The American west is now the fastest growing region of the country. The growing demand for water resources to meet the needs of expanding municipalities, the environment, and agriculture is increasing competition for finite supplies. At the same time, historically normal rainfall and snowpack conditions in the west appear to be shifting due to climate change.The U.S. Department of the Interior has an important role to play in providing leadership and assistance to States, tribes, and local communities to address competing demands for water.
The Challenge Grants leverage Federal funding by requiring a 50 percent non-Federal cost-share contribution. Grants are available to States, tribes, irrigation and water districts, and other entities with water or power delivery authority.
Reclamation published a Funding Opportunity Announcement (FOA) in April 2009 and then assembled an internal team to review, screen, and prioritize 141 projects submitted for ARRA funding using the criteria presented in the FOA. Points were awarded: for those projects that are scheduled to expend the funds quickly; to those projects that will be completed by no later than September 30, 2010; for projects that propose water marketing or banking elements; for projects that will conserve water and improve efficiency; that will improve water management through measurement, automation, advanced water measurement systems, or through other approaches where water savings are not quantifiable; for the reasonableness of the cost for the benefits gained; on how well the project will improve sustainable water supplies for the 21st century and the extent of collaborative effort; if the proposal demonstrates stakeholder involvement; if the proposal is in a basin with connections to Reclamation project activities; for proposals that can demonstrate results based on the level of planning supporting the project; to proposals that provide support for the development of performance measures to quantify actual project benefits upon completion of the project; for applicants that demonstrate the financial ability to pay for the estimated project costs and any increase in operation and maintenance costs associated with the proposed work; and to proposals that provide non-Federal funding in excess of 50 percent of the project costs.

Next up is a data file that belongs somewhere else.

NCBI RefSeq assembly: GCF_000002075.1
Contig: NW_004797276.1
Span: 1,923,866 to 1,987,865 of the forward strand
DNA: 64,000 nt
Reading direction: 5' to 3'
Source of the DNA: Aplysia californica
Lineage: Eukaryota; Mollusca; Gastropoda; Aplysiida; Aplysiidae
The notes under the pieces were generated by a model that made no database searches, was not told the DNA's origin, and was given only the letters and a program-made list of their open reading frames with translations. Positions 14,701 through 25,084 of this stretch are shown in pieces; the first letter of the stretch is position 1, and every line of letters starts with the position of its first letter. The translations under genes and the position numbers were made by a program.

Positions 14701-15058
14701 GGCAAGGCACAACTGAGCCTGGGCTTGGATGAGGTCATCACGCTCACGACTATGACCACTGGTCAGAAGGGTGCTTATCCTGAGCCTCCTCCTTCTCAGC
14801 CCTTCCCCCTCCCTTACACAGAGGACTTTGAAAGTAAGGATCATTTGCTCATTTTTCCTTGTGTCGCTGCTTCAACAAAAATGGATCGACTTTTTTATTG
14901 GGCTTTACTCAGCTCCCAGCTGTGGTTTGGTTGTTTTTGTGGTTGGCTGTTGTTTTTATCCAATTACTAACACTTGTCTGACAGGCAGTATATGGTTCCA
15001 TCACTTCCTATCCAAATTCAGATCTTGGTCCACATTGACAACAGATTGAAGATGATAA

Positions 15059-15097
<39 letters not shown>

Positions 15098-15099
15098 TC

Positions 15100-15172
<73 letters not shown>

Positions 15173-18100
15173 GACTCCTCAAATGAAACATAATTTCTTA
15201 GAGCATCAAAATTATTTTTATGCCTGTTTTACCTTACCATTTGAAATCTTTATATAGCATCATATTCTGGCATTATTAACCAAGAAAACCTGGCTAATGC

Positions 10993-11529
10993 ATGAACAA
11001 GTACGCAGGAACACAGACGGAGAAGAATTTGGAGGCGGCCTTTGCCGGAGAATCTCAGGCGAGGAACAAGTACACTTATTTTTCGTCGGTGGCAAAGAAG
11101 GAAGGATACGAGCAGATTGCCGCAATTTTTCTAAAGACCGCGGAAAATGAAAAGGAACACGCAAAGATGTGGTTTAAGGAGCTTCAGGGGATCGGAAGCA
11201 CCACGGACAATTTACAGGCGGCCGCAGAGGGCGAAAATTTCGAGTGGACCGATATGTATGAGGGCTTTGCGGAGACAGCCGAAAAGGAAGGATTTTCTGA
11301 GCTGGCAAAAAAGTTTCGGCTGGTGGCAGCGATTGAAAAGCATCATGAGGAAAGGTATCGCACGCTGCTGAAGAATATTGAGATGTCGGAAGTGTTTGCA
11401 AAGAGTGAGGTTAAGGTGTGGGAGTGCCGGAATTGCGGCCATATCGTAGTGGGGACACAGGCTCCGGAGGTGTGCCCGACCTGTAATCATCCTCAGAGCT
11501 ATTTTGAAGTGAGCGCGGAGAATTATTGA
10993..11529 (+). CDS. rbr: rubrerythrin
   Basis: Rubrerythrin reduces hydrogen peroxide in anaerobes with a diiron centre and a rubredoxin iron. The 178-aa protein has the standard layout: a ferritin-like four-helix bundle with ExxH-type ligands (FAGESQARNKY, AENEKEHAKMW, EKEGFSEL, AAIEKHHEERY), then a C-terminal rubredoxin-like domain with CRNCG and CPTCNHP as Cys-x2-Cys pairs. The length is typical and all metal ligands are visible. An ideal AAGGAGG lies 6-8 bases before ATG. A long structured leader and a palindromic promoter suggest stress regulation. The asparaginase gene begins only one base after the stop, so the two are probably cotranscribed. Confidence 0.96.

One project located in Arizona, eight projects in California, one project in Idaho, two projects in Oregon, and one project in Utah were selected for funding:
- Antelope Valley Water Bank Initial Recharge and Recovery Facility Improvement Project, Semitropic-Rosamond Water Bank Authority, California: $5,000,000 for improvements to an existing spreading basin, new pipelines, installation of four groundwater recovery wells, a new recovery basin, new collection and recovery system, and a turnout.
- Bear River Innovative Water Conservation Measure, Bear River Water District #11, Idaho: $3,838,759 to install 30 measuring devices and real-time automated water diversion reporting systems for 19 of 53 diversion points along the Bear River Basin in Idaho. The project will also convert 34.2 miles of ditch to pipeline and line 450 feet of canal with a polyurea lining.
- Calloway Canal to Lerdo Canal Intertie, North Kern Water Storage District, California: $5,000,000 to construct a bi-directional water conveyance connection to enhance the District’s ability to divert and deliver water.
- Canal Lining, Forebay Channel, and Headworks Replacement project, Davis and Weber Counties Canal Company, Utah: $3,674,598 to automate headgates and line 1,339 feet of canal with reinforced concrete.